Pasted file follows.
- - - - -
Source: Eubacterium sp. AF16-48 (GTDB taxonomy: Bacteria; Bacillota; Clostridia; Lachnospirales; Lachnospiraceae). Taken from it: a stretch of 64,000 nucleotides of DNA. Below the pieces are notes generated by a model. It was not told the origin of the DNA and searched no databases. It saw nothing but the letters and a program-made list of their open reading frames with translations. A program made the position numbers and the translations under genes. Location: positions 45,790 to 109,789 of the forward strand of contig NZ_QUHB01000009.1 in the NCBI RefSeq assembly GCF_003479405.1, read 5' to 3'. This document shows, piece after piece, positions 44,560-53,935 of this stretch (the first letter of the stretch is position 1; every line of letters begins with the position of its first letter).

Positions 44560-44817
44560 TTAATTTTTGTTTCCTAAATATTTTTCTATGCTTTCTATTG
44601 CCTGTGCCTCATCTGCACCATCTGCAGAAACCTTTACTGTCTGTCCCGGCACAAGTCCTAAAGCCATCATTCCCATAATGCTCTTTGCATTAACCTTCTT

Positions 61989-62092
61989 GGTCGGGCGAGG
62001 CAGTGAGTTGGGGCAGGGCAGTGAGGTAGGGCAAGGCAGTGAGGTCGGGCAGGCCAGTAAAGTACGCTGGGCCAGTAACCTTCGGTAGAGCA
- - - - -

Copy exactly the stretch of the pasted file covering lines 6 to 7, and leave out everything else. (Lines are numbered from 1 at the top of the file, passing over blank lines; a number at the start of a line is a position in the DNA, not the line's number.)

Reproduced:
61989 GGTCGGGCGAGG
62001 CAGTGAGTTGGGGCAGGGCAGTGAGGTAGGGCAAGGCAGTGAGGTCGGGCAGGCCAGTAAAGTACGCTGGGCCAGTAACCTTCGGTAGAGCA